Madness of the Queen of Hearts
In the Commentary section of today's Washington Times, U.S. Rep. Tom McClintock (R-Calif) has an op-ed saying that "Americans will pass final judgment on Obamacare come Election Day."
He argues that the Supreme Court erred in overturning the "individual mandate" and by converting a penalty into a tax. His argument:
"In reaching its conclusion, the court obliterated a fundamental distinction between a penalty and a tax. Congress has the power to lay and collect taxes, and therefore, the court reasons that it can apply a tax for any purpose, even those otherwise outside the confines of the Constitution.
"In this case, the court ruled that Congress could not pass a law requiring citizens to purchase a government-approved health plan under the Commerce Clause, but it can enforce exactly the same requirement through a tax. Government cannot fine you for disobeying an otherwise unconstitutional edict, but it can tax you for disobeying it.
"Whether the government enforces a law with a tax or a fine, the effect is the same: it is coercing behavior under the threat of confiscating one’s property. But there are two profound differences that ought to alarm every American, whatever their views on Obamacare.
"First, if the government enforces the law through a fine, the burden of proof is on the government to prove that the individual actually broke that law. As a tax, the burden of proof is on the individual to prove that he obeyed it. Anyone who has ever undergone an Internal Revenue Service audit knows exactly what this means. Whenever the new doctrine is applied, it upends the most cherished principle of our justice system: the presumption of innocence.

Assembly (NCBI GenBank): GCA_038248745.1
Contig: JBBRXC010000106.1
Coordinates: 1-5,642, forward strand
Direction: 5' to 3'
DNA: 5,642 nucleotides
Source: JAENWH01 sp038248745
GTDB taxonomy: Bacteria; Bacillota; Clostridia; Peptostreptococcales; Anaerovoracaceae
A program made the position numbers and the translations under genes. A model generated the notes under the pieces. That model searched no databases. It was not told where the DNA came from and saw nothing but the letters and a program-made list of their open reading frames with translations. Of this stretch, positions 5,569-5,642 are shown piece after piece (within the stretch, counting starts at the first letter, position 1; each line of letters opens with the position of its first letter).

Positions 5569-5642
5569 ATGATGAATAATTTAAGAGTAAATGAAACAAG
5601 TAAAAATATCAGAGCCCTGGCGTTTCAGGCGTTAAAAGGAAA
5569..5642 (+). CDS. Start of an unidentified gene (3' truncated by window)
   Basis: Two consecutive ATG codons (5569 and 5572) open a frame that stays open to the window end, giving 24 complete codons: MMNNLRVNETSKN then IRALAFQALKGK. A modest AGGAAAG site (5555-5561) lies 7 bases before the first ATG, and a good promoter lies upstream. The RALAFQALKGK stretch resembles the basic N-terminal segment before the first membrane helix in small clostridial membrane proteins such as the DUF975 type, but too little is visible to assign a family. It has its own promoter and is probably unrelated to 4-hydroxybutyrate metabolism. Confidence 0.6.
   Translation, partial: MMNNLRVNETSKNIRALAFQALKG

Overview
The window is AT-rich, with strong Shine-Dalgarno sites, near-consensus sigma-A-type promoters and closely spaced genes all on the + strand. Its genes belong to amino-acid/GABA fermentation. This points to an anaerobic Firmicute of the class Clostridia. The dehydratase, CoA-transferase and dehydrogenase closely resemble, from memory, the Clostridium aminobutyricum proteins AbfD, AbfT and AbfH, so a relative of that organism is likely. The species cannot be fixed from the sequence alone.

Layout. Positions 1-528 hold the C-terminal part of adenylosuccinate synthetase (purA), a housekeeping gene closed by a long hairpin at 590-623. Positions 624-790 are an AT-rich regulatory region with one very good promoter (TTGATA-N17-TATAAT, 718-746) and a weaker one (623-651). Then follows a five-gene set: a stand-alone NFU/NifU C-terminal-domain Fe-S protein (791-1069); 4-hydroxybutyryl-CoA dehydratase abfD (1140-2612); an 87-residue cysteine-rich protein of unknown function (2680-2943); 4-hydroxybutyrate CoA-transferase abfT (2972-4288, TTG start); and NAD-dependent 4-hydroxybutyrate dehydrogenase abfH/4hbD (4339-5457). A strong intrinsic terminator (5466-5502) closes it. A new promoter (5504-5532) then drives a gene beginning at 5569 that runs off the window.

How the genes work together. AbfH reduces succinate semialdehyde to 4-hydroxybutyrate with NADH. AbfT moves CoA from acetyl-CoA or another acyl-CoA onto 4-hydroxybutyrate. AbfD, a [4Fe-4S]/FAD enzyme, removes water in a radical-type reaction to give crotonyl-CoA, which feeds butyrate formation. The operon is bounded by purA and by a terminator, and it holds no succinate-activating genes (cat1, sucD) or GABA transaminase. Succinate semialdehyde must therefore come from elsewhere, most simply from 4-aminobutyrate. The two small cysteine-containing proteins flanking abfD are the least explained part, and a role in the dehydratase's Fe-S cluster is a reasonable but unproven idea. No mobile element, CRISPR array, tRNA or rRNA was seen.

"There is a second, even more chilling difference between a penalty and a tax: Under our Constitution, no penalty can be assessed without due process - every American has a right to a day in court before being punished. But a tax can only be challenged in court after it has been paid - that is, after the punishment has been imposed."
According to McClintock, "This is the madness of the Queen of Hearts in Lewis Carroll's “Alice’s Adventures in Wonderland” brought to life: “Sentence first - verdict afterwards.” More specifically, McClintock says, "There do not appear to be any bounds in the application of this new legal doctrine."
Remember to vote on Tuesday, November 6, 2012. If you have any questions, information is available at Arlington County's Office of Voter Registration. Their phone number is (703) 228-3456.